State v. Maxwell
In State v. Maxwell, 624 A.2d 926 (Del. 1989), the Delaware Supreme Court held that the trial court committed error when it discounted each of the officers' observations because the officers failed to investigate possible innocent theories for the observations. Id. However, this rule of law does not strip courts of their responsibility to weigh the probative value of evidence presented by looking at all of the facts and circumstances within the Officer's actual knowledge.
The Delaware Supreme Court has held that an officer has probable cause to arrest for a violation of DUI when the officer 'possesses information which would warrant a reasonable man in believing that such a crime has been committed.' Maxwell at 929-930.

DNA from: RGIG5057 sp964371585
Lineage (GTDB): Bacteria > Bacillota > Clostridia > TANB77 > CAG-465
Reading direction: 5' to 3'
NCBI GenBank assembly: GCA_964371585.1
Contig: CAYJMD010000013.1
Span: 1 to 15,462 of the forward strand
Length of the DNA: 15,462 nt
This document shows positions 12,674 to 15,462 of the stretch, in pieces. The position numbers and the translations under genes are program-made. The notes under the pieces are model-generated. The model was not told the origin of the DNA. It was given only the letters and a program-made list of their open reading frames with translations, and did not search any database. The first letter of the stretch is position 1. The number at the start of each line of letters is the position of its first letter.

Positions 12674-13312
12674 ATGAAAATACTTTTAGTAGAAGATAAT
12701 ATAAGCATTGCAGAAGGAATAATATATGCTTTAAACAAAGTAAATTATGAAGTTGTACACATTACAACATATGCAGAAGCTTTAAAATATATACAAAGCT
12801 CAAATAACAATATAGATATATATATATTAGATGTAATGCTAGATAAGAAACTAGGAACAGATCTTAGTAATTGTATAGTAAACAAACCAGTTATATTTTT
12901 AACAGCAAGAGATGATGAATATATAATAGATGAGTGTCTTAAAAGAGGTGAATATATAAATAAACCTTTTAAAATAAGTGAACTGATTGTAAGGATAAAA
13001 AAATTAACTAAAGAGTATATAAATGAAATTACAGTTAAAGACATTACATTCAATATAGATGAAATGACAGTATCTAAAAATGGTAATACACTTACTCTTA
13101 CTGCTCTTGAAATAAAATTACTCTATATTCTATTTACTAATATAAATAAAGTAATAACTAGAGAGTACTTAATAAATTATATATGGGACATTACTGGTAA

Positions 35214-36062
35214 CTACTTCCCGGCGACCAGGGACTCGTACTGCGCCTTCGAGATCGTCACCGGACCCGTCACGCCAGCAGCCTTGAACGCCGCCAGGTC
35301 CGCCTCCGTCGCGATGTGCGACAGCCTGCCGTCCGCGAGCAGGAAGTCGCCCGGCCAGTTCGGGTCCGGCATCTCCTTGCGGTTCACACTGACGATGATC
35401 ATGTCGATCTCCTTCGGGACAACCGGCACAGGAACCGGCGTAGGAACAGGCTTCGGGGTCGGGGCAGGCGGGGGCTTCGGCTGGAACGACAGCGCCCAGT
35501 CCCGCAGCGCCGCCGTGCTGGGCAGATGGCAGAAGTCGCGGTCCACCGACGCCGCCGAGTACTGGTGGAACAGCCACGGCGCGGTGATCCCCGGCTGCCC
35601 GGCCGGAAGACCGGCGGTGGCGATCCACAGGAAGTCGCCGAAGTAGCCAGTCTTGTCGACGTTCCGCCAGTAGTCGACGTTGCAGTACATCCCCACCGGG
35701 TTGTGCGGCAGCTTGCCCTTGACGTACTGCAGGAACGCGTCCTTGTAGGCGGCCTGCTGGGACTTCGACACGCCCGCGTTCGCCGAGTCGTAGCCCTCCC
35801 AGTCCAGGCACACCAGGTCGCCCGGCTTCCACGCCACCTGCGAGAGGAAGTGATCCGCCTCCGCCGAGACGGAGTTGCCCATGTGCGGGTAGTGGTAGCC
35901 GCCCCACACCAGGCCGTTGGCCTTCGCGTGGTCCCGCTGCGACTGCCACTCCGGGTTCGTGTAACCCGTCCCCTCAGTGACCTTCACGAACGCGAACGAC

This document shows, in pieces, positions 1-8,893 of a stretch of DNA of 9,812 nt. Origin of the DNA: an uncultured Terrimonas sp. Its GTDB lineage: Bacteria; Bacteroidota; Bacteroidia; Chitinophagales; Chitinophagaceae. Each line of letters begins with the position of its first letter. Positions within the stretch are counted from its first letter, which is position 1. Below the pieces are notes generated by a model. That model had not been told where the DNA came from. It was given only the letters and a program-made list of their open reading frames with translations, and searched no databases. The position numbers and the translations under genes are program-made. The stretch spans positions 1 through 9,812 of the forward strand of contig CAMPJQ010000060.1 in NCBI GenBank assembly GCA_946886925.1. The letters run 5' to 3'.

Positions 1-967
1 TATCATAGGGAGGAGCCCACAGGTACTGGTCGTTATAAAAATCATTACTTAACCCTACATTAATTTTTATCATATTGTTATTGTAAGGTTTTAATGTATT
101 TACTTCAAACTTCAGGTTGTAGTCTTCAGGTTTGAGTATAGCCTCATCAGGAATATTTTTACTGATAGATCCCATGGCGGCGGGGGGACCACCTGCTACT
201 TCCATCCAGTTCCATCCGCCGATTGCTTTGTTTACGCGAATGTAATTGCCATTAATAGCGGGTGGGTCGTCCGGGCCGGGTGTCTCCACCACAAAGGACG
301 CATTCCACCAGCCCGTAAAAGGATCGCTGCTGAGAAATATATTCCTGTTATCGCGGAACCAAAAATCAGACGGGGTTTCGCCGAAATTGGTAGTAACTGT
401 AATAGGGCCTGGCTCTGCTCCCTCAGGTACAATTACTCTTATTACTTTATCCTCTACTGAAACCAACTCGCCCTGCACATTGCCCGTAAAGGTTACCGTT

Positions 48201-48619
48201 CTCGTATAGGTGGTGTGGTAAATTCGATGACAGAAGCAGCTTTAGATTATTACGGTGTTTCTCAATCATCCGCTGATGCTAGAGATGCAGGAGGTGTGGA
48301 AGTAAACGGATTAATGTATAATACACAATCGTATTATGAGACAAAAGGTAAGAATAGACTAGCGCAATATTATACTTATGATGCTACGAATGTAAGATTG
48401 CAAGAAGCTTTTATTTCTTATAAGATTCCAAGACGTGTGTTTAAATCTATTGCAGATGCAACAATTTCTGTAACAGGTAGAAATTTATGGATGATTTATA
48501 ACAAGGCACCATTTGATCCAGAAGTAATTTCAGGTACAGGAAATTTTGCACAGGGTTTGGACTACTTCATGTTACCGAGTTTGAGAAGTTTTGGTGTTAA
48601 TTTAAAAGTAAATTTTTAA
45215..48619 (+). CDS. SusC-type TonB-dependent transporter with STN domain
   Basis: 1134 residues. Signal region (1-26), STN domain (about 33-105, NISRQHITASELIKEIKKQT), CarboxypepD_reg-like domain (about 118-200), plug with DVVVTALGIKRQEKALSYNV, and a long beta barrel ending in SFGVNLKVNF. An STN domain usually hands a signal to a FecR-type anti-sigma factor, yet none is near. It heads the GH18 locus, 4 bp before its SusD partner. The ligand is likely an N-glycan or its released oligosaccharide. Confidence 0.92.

It is inappropriate for a trial court to discount the probative value of an officer's probable cause observations because the officer did not eliminate possible innocent explanations for the existence of those observations. Id. at 930.
In determining whether probable cause existed, courts are required to determine whether the totality of the circumstances presented reveal that "based upon their observations, their training, their experience, their investigation, and rational inferences drawn therefrom, the police possessed a quantum of trustworthy factual information, sufficient in themselves to warrant a man of reasonable caution to conclude that probable cause existed to believe" that the defendant committed the offense. Id.